Armando Hasudungan
Biology and Medicine videos



Overview Higher levels of cholesterol associated with worse CV outcomes. Three main types that are measured: VLDL, LDL and HDL. High LDL is associated with a significant increase in cardiovascular problems. Hypercholesterolaemia can also run in families. Lifestyle modification aim to reduce cardiovascular risk. Pharmacological agents are lipid lowering drugs, statins being first-line.

Lipid Physiology

Four main lipoproteins in our body and their general function:

  • Cholymicrons – transporting lipids from the GIT to many organs and finally the liver
  • VLDL  – Triglyceride transporter
  • LDL – cholesterol transporter
  • HDL – picking up excess cholesterol

Chylomicrons: Assembled in mucosal epithelial cells in small intestine. Required for transport of dietary lipids to adipose tissue for storage. Made up predominately of triglycerides.

VLDL: Transports triglycerides made in hepatocytes to adipocytes for storage. Converted to LDL after depositing triglycerides. Contains predominately triglycerides

LDL: Carry about 75% of total cholesterol in blood and delivers to cell membranes and synthesis of steroid hormones and bile salts. Contains apo B100 which binds LDL receptors allowing endocytosis and breaking down to serve cellular needs. There is negative feedback inhibiting synthesis of new LDL receptors once cell has sufficient cholesterol. Predominately made up of cholesterol.

  • In excess – Deposition in/around smooth muscle fibres in arteries → Fibrofatty plaques in atherosclerosis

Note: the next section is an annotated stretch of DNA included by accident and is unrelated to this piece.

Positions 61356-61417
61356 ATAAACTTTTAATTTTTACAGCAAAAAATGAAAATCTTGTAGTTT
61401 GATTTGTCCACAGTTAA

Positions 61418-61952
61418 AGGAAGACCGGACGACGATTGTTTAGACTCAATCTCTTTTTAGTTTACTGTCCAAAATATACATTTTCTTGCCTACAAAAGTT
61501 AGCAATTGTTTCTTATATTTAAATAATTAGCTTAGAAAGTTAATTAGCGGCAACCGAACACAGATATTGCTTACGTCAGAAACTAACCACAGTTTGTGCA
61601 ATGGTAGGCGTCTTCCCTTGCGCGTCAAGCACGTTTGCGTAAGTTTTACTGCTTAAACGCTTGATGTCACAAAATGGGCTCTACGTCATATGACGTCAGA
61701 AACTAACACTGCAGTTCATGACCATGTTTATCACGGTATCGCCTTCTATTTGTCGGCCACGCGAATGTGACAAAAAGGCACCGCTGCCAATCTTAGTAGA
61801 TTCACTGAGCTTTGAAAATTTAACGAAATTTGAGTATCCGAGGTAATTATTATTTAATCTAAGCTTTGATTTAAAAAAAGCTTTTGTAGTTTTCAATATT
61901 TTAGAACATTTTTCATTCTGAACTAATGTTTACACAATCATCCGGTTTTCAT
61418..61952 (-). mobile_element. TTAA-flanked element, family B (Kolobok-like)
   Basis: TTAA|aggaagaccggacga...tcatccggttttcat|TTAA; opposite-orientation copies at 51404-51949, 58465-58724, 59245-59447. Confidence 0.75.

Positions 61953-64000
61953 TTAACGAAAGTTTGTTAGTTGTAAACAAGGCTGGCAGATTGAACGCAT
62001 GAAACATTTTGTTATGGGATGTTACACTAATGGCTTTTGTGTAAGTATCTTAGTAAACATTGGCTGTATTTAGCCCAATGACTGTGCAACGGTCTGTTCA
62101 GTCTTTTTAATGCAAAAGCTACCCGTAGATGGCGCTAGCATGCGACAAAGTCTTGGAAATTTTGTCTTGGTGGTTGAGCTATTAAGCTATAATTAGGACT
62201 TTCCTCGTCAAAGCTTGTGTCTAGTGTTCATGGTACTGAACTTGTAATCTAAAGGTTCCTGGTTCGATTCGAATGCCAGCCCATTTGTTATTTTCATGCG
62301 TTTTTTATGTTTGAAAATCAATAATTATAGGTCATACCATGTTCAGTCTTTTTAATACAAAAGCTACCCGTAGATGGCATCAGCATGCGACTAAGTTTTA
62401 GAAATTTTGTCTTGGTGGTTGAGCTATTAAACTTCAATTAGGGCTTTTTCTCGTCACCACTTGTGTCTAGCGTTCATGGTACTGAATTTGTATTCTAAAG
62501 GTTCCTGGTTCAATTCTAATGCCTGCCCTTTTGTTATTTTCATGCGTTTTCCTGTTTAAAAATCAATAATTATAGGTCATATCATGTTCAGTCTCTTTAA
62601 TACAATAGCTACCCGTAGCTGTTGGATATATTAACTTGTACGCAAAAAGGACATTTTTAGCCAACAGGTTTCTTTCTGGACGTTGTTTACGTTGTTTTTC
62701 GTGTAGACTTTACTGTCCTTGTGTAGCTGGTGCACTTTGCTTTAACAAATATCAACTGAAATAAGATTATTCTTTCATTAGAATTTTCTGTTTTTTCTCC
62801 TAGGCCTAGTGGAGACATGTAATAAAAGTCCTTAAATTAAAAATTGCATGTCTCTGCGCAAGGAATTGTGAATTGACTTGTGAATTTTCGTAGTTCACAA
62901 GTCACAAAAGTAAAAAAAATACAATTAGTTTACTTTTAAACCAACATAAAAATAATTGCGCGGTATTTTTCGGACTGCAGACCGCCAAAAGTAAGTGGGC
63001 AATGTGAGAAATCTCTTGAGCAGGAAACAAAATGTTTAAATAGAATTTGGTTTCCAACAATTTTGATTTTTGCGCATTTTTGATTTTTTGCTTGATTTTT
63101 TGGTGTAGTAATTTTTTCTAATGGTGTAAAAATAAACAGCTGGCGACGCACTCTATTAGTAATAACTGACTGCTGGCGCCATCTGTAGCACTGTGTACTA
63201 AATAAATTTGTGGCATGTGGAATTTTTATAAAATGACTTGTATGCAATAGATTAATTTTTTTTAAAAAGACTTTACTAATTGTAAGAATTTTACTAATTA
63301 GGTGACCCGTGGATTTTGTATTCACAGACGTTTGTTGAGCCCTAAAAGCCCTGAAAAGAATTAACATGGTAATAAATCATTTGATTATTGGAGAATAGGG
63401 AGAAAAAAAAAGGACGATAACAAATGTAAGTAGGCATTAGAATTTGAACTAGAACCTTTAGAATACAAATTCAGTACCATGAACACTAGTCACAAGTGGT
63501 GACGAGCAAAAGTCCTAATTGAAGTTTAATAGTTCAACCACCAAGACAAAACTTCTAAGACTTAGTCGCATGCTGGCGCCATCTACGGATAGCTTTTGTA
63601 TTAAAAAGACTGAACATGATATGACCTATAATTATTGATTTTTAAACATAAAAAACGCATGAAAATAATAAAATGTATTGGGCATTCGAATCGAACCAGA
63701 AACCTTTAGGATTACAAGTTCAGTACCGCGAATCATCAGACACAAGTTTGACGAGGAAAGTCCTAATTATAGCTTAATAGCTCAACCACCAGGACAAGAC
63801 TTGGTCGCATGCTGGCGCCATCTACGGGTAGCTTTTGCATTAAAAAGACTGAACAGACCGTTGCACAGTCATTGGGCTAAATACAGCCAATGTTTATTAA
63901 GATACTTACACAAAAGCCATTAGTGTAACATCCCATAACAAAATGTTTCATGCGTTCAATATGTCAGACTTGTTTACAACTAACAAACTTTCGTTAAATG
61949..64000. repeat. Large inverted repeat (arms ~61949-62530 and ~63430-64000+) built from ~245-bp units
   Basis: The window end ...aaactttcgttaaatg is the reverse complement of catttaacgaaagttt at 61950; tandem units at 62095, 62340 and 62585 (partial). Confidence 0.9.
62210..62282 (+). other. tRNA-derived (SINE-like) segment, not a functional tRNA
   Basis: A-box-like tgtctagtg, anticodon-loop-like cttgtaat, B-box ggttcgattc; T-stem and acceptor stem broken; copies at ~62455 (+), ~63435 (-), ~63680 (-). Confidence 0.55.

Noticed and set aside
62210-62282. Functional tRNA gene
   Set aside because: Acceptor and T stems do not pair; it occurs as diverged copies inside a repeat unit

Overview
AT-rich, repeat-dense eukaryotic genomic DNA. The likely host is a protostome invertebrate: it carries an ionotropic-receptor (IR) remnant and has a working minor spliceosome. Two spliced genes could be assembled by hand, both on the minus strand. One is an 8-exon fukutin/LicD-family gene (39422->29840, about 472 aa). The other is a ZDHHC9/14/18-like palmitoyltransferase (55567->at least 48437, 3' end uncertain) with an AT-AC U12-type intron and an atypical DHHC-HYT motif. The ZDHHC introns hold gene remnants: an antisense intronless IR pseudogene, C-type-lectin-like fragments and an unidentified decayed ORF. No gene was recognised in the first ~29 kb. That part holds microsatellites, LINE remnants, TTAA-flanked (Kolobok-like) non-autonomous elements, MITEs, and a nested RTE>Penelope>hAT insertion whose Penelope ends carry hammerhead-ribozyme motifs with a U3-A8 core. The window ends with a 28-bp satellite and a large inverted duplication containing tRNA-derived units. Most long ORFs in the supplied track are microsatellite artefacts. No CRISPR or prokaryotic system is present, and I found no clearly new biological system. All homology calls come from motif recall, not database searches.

HDL: Made in the liver and removes excess cholesterol from body cells and blood and delivers to liver for elimination. Contains 40-45% protein, 30% phospholipid, 20% cholesterol, 5-10% triglyceride.

Screen Shot 2016-08-16 at 5.35.33 PM

Lipids and Cholesterol physiology

Watch Lipoprotein and Cholesterol Physiology

Risk Factors

  • Insulin Resistance
  • Excess body weight
  • Hypothyroidism
  • Cholestatic liver disease
  • Smoking
  • Nephrotic syndrome

Signs and Symptoms

Clinical Examination

  • Overweight/obese
  • Xanthelasmas
  • Tendinous xanthomas (xanthomata)

Differential Diagnosis


  • Lipid Profile (fasting)
  • Non-fasting

The following parameters are assessed:

  • Total cholesterol
  • HDL cholesterol
  • LDL cholesterol
  • Triglycerides
Remember Only the total cholesterol and high-density lipoprotein cholesterol (HDL-C) levels are required to calculate absolute CVD risk. Not LDL like one would think…
Normal ranges for plasma lipid levels
Total Cholesterol 4.0-6.5 mmol/L
LDL cholesterol <4.1 mmol/L
HDL cholesterol 0.8 – 2.0 mmol/L
Triglycerides 0.8-2.0 mmol/L


Hyperlipidaemia is considered to be the presence of an abnormal lipid profile, typically involving predominant hyperglyceridaemia, hypercholesterolaemia or a mixed pattern of both. It is commonly attributed to primary causes or due to high fat diet and sedentary lifestyle, however other secondary causes need consideration.

Primary (affecting lipid metabolism directly) 

Secondary dyslipidaemia


Target plasma lipid levels for patients on lipid-modifying therapy
Total cholesterol <4.0 mmol/L
LDL cholesterol <2.0 mmol/L
HDL cholesterol >1.0 mmol/L
Triglycerides <2.0 mmol/L

Non-pharmacological (Life-style modicfication)